You may already know something about other blue chicken breeds or maybe own a few Wyandotte chickens. However, you probably are unfamiliar with this little gem of a bird known as the Blue Laced Red Wyandotte. There is a lot that meets the eye when you see this stunning birds, but they have far more uses than looking pretty. Blue Laced Red Wyandotte chickens are excellent for raising, egg-laying, and meat production. But are they right for you? Let’s find out.
- Blue Laced Red Wyandotte Breed History
- Breed Standard of the Blue Laced Red Wyandotte
- Temperament and Personality
- Noise Levels
- Egg Production and Broodiness
- Health Issues With Blue Laced Red Wyandotte
- Caring for Blue Laced Red Wyandotte Chickens
- Final Thoughts
Blue Laced Red Wyandotte Breed History
The original Wyandotte chicken was bred during the 1870s by a gathering of men: Fred Houdette, John Ray, H.M. Doubleday, and L. Whittaker. They wanted to make a breed with silver-laced feathers. Although these birds are native to the state of New York, the name stems from the Huron Nation — Wyandot — of the American Native Americans. The first generation of Wyandotte chickens were a combination of dark Brahmas and silver-spangled Hamburg chickens.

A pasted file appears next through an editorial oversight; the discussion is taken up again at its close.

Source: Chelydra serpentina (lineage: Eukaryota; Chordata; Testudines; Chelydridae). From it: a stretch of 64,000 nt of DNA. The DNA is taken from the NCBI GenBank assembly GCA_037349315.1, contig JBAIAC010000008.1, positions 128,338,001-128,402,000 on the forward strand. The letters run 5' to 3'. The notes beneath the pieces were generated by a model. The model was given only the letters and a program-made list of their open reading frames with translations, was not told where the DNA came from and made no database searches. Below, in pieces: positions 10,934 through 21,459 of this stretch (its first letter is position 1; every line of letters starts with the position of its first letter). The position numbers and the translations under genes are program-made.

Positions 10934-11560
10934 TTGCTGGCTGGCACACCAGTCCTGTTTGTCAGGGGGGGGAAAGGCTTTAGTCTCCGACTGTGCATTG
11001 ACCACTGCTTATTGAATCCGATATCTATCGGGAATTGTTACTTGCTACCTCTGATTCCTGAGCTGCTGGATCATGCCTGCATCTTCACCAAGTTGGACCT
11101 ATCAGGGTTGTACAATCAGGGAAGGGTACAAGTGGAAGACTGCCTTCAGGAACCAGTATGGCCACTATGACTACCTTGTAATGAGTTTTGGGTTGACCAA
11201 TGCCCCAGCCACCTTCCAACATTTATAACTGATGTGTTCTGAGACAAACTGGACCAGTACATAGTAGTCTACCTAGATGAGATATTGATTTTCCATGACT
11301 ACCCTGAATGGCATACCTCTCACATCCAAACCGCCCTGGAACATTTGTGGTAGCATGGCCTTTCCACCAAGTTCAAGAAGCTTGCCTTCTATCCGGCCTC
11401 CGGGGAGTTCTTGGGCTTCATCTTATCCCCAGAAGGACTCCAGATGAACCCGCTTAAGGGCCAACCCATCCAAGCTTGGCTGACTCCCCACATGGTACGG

Within the next few years, the Wyandotte was an officially recognized breed and was soon introduced to England. Due to their popularity, breeders started experimenting with the Wyandotte breed to see if they could come up with new color combinations. Interestingly, there are 30 recognized colors in Europe, but only 8 of those varieties are accepted in the US:
- Silver-Laced, recognized 1883
- Gold-Laced, 1888
- Black, recognized 1893
- Partridge, 1893
- Buff, 1893
- Silver-Penciled, 1902
- Columbian, recognized 1905
- Blue, 1977
You will notice the Blue-Laced is not among the recognized US colors. However, it is an accepted variant in the UK. Part of the reason the Blue-Laced Red Wyandotte is not an official breed color is because there is some disagreement as to when the variant first appeared. Evidence suggests it was developed in the 1800s, but there is no clue to the origin.
Since the 1900s, when the Wyandotte breed saw a lag in growth, the introduction of fascinating colors has once again put them on the map. The Blue Laced Red Wyandotte happens to be one of the most popular colors of this particular breed.
Breed Standard of the Blue Laced Red Wyandotte